It may have been low-key, but Ghana coach Kwesi Appiah would have come away from the international friendly against Japan with many positives.
With Ghana football reeling from one scandal after the other and a sense that the Black Stars are dead and buried, Appiah has gone about trying to reconstruct his team. The evidence against Japan suggests that he has done that well so far.
The 2-0 win -- secured through goals from Thomas Partey and debutant Emmanuel Boateng -- went almost unnoticed back home. But what was apparent in that game was the fact that the major building blocks -- its core foundation -- is changing.
Thomas Partey's influence on the team was clear again, roaming the midfield and picking out passes to great effect. Lumor Agbenyenu was solid at left-back in a performance that suggests Chelsea's Baba Rahman will have a fight on his hands trying to regain that spot, while Tunisia-based centre-back Nicholas Opoku "did very well", according to Appiah.
"There were many good performances in the team, which is great news for us before the Nations Cup qualifiers resumes in September," Appiah told KweséESPN. "Emmanuel Boateng had a lot of time to prove what he can do, and I think he took it well. This and the Iceland game should give me a fair idea who to focus on."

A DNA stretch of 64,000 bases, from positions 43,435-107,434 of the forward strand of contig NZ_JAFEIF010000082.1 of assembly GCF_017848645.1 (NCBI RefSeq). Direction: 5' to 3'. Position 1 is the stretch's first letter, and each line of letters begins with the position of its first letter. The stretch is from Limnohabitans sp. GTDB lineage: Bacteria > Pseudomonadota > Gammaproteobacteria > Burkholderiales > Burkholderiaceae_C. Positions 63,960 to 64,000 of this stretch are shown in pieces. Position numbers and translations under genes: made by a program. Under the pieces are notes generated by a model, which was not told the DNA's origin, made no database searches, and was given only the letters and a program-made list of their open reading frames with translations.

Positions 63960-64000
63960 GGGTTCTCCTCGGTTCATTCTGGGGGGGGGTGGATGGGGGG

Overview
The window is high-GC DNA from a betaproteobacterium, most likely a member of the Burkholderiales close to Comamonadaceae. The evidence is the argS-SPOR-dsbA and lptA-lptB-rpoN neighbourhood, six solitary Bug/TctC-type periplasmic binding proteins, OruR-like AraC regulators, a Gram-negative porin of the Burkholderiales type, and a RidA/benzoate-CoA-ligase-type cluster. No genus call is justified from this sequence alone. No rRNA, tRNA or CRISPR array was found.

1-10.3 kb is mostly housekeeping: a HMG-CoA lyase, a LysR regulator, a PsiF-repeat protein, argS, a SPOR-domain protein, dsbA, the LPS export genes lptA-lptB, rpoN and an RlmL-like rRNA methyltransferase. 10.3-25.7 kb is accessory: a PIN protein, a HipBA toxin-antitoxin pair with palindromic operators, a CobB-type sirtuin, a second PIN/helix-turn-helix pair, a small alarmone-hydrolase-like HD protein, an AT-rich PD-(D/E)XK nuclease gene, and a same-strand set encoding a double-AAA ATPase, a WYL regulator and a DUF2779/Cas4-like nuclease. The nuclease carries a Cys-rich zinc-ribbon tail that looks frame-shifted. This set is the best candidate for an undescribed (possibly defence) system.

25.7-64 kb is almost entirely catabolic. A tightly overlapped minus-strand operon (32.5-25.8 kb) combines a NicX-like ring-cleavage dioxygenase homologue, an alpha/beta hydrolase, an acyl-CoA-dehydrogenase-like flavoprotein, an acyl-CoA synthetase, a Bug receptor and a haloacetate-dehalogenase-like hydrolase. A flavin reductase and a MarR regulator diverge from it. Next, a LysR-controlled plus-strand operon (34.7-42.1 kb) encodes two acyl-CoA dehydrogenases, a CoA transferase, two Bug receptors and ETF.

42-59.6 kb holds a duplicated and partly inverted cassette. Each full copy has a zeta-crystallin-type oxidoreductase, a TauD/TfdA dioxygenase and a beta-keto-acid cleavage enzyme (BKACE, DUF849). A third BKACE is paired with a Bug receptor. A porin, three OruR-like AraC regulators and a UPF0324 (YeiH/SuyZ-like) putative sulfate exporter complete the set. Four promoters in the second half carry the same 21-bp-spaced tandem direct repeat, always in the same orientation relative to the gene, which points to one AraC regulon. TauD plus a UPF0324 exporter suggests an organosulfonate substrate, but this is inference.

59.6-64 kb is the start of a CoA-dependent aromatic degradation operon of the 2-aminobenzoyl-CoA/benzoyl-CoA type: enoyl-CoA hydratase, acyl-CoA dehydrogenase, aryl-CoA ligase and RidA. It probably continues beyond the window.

It is unlikely Appiah will be stressing about the goalkeeping department in the build-up to the September meeting against Kenya, and two games against Sierra League in October in Africa Nations Cup qualifiers.
It has taken some time, but Maritzburg United goalkeeper Richard Ofori is beginning to make that slot his own. After a fine season at club level, Ofori turned in his best performance for the Black Stars in Yokohama with a string of saves that were as significant to the win as the goals.
Ghana have struggled for a stable first-choice since current keeper trainer Richard Kingson left the international scene seven years ago. Adam Kwarasey, Enyimba's Fatau Dauda and Razak Braimah of Mamelodi Sundowns have all had their chances to prove their worth since, but none grabbed their opportunity.
Ofori realises that the ball is now in his court to make the position his own for years to come. "I obviously want to be first-choice for a long time, but all I can do is make sure I play well and keep cleansheets when I can. That way I make the decision easy for the coaches," he told KweséESPN.